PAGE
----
Using AI in agriculture could boost global food security - but we need to anticipate the risks

As the global population has expanded over time, agricultural modernisation has been humanity’s prevailing approach to staving off famine.

A variety of mechanical and chemical innovations delivered during the 1950s and 1960s represented the third agricultural revolution. The adoption of pesticides, fertilisers and high-yield crop breeds, among other measures, transformed agriculture and ensured a secure food supply for many millions of people over several decades.

Using AI in agriculture

In assisting humans in fields and factories, AI may process, synthesise and analyse large amounts of data steadily and ceaselessly. It can outperform humans in detecting and diagnosing anomalies, such as plant diseases, and making predictions including about yield and weather.

Across several agricultural tasks, AI may relieve growers from labour entirely, automating tilling (preparing the soil), planting, fertilising, monitoring and harvesting.

Algorithms already regulate drip-irrigation grids, command fleets of topsoil-monitoring robots, and supervise weed-detecting rovers, self-driving tractors and combine harvesters. A fascination with the prospects of AI creates incentives to delegate it with further agency and autonomy.

This technology is hailed as the way to revolutionise agriculture. The World Economic Forum, an international nonprofit promoting public-private partnerships, has set AI and AI-powered agricultural robots (called “agbots”) at the forefront of the fourth agricultural revolution.

From hackers to accidents

First, given these technologies are connected to the internet, criminals may try to hack them.

Disrupting certain types of agbots would cause hefty damages. In the US alone, soil erosion costs US$44 billion (£33.6 billion) annually. This has been a growing driver of the demand for precision agriculture, including swarm robotics, that can help farms to manage and lessen its effects. But these swarms of topsoil-monitoring robots rely on interconnected computer networks and hence are vulnerable to cyber-sabotage and shutdown.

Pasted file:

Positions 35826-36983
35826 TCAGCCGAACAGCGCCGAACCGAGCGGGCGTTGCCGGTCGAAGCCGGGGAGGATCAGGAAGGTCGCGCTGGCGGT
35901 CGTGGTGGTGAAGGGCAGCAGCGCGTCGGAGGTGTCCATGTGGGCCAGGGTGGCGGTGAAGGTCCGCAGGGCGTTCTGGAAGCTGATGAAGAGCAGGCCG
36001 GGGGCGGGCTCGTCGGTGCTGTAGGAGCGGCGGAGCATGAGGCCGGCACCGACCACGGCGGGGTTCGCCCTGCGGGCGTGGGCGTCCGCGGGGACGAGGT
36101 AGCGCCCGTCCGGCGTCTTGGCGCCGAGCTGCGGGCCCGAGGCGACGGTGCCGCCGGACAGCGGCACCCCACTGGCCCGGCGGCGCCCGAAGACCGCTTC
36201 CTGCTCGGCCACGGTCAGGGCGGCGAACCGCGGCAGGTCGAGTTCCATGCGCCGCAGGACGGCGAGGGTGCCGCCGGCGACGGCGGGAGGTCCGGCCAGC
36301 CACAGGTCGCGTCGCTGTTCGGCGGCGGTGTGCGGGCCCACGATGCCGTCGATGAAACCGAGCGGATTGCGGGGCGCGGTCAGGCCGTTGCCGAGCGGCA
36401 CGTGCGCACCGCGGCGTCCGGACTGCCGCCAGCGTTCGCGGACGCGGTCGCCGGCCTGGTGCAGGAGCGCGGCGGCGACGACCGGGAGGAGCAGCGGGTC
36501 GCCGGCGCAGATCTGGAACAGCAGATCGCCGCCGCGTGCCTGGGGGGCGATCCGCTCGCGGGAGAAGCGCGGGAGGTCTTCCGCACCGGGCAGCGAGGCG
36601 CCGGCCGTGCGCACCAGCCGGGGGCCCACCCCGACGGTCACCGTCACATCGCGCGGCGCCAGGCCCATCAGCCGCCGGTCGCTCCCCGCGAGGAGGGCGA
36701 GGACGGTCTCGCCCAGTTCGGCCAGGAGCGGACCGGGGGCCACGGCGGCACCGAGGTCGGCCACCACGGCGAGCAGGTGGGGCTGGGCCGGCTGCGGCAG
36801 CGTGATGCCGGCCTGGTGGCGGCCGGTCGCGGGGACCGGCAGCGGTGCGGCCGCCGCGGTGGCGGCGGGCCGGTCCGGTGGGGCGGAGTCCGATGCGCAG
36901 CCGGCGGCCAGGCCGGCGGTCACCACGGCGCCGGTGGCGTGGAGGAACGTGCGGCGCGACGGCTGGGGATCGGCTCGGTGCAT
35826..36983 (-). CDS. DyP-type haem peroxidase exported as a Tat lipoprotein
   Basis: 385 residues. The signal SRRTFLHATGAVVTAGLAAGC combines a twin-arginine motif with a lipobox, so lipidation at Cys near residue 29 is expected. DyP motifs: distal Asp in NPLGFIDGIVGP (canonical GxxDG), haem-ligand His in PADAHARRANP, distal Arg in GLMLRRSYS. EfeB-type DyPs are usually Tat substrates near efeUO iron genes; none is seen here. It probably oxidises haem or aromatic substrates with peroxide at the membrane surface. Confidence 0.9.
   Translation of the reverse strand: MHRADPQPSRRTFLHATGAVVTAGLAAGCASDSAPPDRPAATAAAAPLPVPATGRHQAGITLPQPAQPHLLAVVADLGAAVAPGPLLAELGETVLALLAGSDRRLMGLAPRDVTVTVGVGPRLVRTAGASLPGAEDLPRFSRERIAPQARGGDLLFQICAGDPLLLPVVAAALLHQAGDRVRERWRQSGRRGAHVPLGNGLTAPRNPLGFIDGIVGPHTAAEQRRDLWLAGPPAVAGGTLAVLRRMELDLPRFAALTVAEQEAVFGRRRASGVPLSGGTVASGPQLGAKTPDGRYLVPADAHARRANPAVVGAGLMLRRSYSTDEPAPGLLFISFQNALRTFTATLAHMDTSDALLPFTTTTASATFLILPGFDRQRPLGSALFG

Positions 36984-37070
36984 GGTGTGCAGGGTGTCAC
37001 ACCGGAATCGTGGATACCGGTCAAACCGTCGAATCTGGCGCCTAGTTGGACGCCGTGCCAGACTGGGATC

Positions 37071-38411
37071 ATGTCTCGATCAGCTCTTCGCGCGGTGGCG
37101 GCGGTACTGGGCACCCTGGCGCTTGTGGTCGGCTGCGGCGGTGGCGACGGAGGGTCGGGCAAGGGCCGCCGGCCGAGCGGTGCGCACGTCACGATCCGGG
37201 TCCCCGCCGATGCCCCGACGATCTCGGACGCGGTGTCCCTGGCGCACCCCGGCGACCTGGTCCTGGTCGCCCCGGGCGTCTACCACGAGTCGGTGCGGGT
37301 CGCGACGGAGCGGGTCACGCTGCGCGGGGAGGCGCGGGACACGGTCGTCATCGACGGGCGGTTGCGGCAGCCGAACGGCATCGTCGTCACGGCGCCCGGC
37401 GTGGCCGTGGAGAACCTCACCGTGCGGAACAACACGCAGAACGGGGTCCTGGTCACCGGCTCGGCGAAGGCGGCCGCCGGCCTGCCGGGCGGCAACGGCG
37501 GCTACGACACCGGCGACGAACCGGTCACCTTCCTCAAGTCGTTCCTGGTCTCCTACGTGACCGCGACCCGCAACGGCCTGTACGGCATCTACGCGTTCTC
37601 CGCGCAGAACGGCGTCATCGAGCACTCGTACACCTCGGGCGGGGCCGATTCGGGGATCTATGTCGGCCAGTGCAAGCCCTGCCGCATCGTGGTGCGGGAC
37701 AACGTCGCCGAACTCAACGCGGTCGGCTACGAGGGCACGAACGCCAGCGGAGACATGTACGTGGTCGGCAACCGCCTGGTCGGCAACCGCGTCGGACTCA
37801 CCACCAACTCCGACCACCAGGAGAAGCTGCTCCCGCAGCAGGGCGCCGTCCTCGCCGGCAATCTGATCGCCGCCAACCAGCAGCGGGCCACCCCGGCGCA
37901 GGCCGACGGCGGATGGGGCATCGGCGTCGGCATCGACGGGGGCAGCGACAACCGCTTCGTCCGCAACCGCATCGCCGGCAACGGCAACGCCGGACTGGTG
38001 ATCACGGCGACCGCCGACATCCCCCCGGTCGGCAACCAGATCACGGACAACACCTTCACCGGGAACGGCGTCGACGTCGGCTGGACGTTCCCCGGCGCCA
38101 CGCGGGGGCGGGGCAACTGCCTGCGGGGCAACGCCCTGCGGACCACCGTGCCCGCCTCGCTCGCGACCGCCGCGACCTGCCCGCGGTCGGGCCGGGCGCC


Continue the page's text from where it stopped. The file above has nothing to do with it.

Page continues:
Similarly, tampering with weed-detecting rovers would let weeds loose at a considerable cost. We might also see interference with sprayers, autonomous drones or robotic harvesters, any of which could cripple cropping operations.

Beyond the farm gate, with increasing digitisation and automation, entire agrifood supply chains are susceptible to malicious cyber-attacks. At least 40 malware and ransomware attacks targeting food manufacturers, processors and packagers were registered in the US in 2021. The most notable was the US$11m ransomware attack against the world’s largest meatpacker, JBS.

Then there are accidental risks. Before a rover is sent into the field, it’s instructed by its human operator to sense certain parameters and detect particular anomalies, such as plant pests. It disregards, whether by its own mechanical limitations or by command, all other factors.

The same applies to wireless sensor networks deployed in farms, designed to notice and act on particular parameters, for example, soil nitrogen content. By imprudent design, these autonomous systems might prioritise short-term crop productivity over long-term ecological integrity. To increase yields, they might apply excessive herbicides, pesticides and fertilisers to fields, which could have harmful effects on soil and waterways.

Rovers and sensor networks may also malfunction, as machines occasionally do, sending commands based on erroneous data to sprayers and agrochemical dispensers. And there’s the possibility we could see human error in programming the machines.

Safety over speed

Agriculture is too vital a domain for us to allow hasty deployment of potent but insufficiently supervised and often experimental technologies. If we do, the result may be that they intensify harvests but undermine ecosystems. As we emphasise in our paper, the most effective method to treat risks is prediction and prevention.

We should be careful in how we design AI for agricultural use and should involve experts from different fields in the process. For example, applied ecologists could advise on possible unintended environmental consequences of agricultural AI, such as nutrient exhaustion of topsoil, or excessive use of nitrogen and phosphorus fertilisers.

Also, hardware and software prototypes should be carefully tested in supervised environments (called “digital sandboxes”) before they are deployed more widely. In these spaces, ethical hackers, also known as white hackers, could look for vulnerabilities in safety and security.

This precautionary approach may slightly slow down the diffusion of AI. Yet it should ensure that those machines that graduate the sandbox are sufficiently sensitive, safe and secure. Half a billion farms, global food security and a fourth agricultural revolution hang in the balance.

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